The Future of Leather Goods in Australia
Who the number one bag player in Australia was in 2017 in terms of its share value and sales? Take a guess, I’ll wait...
It was Samsonite Australia. Powered by the new economic progression of experiential spending, with international travel being one of the most popular experiences for Aussies to splurge on - it’s not surprising.
But what about the rest of the bag sector? According to a recent report from Euromonitor, growth in the luxury leather goods market is set to slow over the next four years. While the market saw six percent growth in 2017, it's predicted that luxury leather goods in Australia will slow to an annual growth rate of three percent to 2022.
And while the report predicts that mid-range priced handbags will continue to post stronger volume and value growth than both basic and luxury handbags, largely driven by fast fashion labels like Zara and H&M, there is a conundrum that the mid-priced leather bag sector faces. It’s what I call the “cookie cutter” syndrome, where the styles between one brand and another morph into pretty much the same bags, just with different brand labels slapped on.
Lately I’ve often found myself wondering what the designers of some of these bag companies are doing at their weekly/monthly meetings. Do they bring in clippings of other bag companies’ designs and change a seam here, add a new pocket there and call it their own? Is it possible that all the bag designs have already been invented? No, not at all. For all the cookie cutters out there, I come accross plenty of brands with a unique take on its designs and the way it operates.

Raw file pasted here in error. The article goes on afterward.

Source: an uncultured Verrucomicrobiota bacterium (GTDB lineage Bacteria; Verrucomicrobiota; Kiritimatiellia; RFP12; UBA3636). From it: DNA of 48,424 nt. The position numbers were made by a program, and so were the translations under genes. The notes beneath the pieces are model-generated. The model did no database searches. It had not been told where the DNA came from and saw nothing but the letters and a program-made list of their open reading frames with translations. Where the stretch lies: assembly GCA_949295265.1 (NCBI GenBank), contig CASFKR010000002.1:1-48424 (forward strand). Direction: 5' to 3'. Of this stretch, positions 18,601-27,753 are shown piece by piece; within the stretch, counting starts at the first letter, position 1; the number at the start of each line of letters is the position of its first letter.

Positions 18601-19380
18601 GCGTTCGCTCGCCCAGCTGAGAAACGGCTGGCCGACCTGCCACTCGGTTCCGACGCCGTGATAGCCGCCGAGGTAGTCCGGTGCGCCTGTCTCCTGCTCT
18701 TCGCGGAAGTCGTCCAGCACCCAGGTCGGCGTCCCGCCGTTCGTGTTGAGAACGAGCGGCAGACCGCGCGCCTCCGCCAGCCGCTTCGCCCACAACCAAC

Authenticity and creativity is what will future-proof leather bag brands.
Ultimately, what will future-proof bag brands is authenticity and creativity. We can talk about customer service and customer experience all we like, but if brands have winning products and hero designs and the right marketing, then the merchandise sells itself - it’s as simple as that. Consumers will seek you out.
Instagram fashion is starting to look all too similar.
Cashed-up Chinese tourists and strong growth in online sales are forecast to assist in propping up the struggling bag industry. Online influencers and fashion bloggers are another prop, however I predict there could be another “cookie cutter” conundrum here. A general observation of mine is that Instagram fashion is starting to look all too similar and one style influencer account is looking very much like the other.
While Instagram is a great way to get your product noticed and it's a great starting point for many fashion brands, it’s important to keep consumers engaged without them getting lost in all the other brands that are using the same platform and likely sharing in the same influencers as well.
Then there’s the unpredictable future of Instagram, which could well follow in the footsteps of Facebook - it's already in the early stages of looking that way. An increase in the number of Instagram ads could likely see an upturn of users put off by the app, resulting in a decline in engagement.
The key is to put your eggs in many baskets.
My thoughts are that editorial with integrity and quality content will play a more powerful role in the future of “influence” - content has continued to stay strong as a marketing channel. The key is to put your eggs in many baskets - customer experience, product quality, authenticity, the right marketing channels, being socially conscious, doing market research and listening to your customers are a great start.